“I think I caught a bubble before it was about to happen,” Segal, now 37, said. “They never understood those types of quantities can be sold online.”

A few years later, it was selling to customers using Amazon or Groupon.

Then he made another big decision in 2015 — and not a popular one, Segal said. He decided Proozy needed to create a direct-to-consumer website.

“Nobody liked the decision because we already had a huge Amazon business,” he said. “The only way to build a business at scale would be to do it on our own site, with our own customers.”

But again, the pivot allowed the Eagan-based business to grow. It now employs 100 and by the end of 2023 should hit $120 million in sales, Segal said.

The confidence to take big risks and stand by your decisions worked for Segal, but it does not mean it was easy, especially when he was 20 and across the table from people two to three times his age.

Capitalizing on change

Atif Siddiqi, co-founder and CEO of Minneapolis-based fintech company Branch, can relate. He was working at Time Warner in Los Angeles when he felt an urge to do more than observe how smartphones were changing how people operated their lives.

“I saw these big paradigm shifts,” he said. “I wanted to be able to capitalize on some of these shifts.”

At 28, Siddiqi started his first tech company, which he sold less than two years after creating. He then launched and sold another.

He had some heady experience when he started Branch in 2015. Still, he participated in a Minneapolis startup accelerator — and realized the best way for his newest company to grow was to move it to the Twin Cities. This company also took a longer-term commitment to build, carefully adding new services that would attract bigger customers.

Branch allows companies to accelerate payments to their workers or receive tips digitally. It also now offers a zero-fee bank account through a partnership and a debit cards.

So far, Siddiqi has raised $133 million from investors as Branch continues building a customer base that now numbers 400, including Uber Freights and Walmart’s Spark delivery platform.

Like Segal with Proozy, though, Siddiqi had to develop a strong backbone because he not only was changing how people were getting paid, but disrupting the pay cycle.

“We challenged the status quo of what it means to get paid and when,” Siddiqi said.

‘Here’s the blueprint’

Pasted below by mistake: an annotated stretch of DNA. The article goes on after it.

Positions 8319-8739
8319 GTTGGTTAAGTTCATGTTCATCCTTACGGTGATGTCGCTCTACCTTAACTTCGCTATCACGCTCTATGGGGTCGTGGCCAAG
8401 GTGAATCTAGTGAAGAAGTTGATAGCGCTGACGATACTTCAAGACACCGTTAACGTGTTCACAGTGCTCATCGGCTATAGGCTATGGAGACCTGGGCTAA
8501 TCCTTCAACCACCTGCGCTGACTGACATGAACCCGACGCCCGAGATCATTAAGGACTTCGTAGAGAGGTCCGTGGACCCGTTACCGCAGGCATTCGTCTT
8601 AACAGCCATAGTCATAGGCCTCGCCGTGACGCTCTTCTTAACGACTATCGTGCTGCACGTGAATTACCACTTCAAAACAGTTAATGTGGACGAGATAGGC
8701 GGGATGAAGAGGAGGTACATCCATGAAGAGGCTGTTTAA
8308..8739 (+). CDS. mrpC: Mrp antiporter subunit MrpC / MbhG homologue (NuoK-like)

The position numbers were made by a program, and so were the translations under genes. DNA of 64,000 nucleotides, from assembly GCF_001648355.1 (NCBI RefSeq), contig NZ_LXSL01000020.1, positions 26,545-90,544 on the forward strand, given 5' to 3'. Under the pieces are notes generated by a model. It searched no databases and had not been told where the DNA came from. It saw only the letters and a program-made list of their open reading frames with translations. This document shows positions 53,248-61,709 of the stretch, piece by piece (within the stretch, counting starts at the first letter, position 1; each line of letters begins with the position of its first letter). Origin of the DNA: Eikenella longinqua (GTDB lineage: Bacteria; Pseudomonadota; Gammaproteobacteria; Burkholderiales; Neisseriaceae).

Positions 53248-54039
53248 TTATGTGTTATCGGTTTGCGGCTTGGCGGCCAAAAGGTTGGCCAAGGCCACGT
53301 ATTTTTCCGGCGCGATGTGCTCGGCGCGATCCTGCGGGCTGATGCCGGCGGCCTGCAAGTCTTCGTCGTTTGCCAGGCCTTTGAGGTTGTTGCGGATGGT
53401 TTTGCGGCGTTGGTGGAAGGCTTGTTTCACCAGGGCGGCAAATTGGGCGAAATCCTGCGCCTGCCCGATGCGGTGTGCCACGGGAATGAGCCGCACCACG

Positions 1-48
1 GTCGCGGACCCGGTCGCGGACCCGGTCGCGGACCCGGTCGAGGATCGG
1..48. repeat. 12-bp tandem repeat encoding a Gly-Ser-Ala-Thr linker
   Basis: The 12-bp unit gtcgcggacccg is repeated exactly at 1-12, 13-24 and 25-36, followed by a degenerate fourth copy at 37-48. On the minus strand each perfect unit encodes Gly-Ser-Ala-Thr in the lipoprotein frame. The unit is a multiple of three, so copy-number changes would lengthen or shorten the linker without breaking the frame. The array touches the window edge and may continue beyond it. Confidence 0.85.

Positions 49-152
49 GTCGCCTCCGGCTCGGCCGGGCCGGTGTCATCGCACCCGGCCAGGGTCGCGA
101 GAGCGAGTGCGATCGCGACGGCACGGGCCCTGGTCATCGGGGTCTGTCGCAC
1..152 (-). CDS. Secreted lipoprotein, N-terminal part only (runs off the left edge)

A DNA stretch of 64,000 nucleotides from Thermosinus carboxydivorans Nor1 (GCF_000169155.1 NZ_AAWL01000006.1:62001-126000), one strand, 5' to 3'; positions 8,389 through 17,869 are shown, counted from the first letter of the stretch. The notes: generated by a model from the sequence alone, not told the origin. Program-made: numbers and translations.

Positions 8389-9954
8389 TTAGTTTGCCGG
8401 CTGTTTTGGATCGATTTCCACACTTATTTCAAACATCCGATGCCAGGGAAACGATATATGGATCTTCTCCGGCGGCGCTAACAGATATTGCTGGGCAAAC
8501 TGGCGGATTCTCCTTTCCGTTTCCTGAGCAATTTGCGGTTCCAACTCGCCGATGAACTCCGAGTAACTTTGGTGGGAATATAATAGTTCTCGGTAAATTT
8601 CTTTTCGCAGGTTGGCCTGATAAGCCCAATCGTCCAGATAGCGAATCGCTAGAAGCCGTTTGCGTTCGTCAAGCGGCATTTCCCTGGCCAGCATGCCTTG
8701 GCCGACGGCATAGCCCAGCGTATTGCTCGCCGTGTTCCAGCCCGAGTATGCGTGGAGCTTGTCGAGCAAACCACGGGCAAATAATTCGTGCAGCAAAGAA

Branch has competitors in the space. And so does broadcast journalist Fort, as she develops a model of telling news through social media.

Fort started Blck Press in August 2020 after she applied for broadcast jobs all over the Twin Cities and didn’t get any. She had experience, and she had confidence people wanted to see her stories.

Fort, 34, started her own business to stay in journalism, but she has found the freedom to build a company that reflects her values ​​as a biracial woman who wants to tell stories about the Black community. She also wants her company to be more equitable.

“You can publish your scripts in a way that’s authentic to you and your culture and not conform to AP [Stylebook of] standard English,” she said. “You can wear your hair the way it naturally grows out of your head and be on camera and not have your bumps tell you it’s a violation of your contract, and here’s how you do it. Here’s the blueprint.”

In the process, her team has found all kinds of ways to be creative. Sometimes a photo tells the story. Sometimes, it’s raw video. Sometimes it’s closer to a TV news segment. She now has roughly 200,000 followers on channels like Facebook and TikTok.

The first year she operated on a shoestring, having won some grants. She thought she had to create a whole new business model as she built a news business on social media and admits she wasted time doing so. In the end, she has settled on a sponsorship/subscription model similar to newspapers and magazines and also would like to build a financial model to share stories with traditional TV outlets and get paid for them, instead of freelancing for the stations.

The somewhat organized chaos of the first few years has given Fort and her team a seat at the table with sources. “It [also] has given me the confidence to cultivate the next generation of independent journalists and say the game has changed.”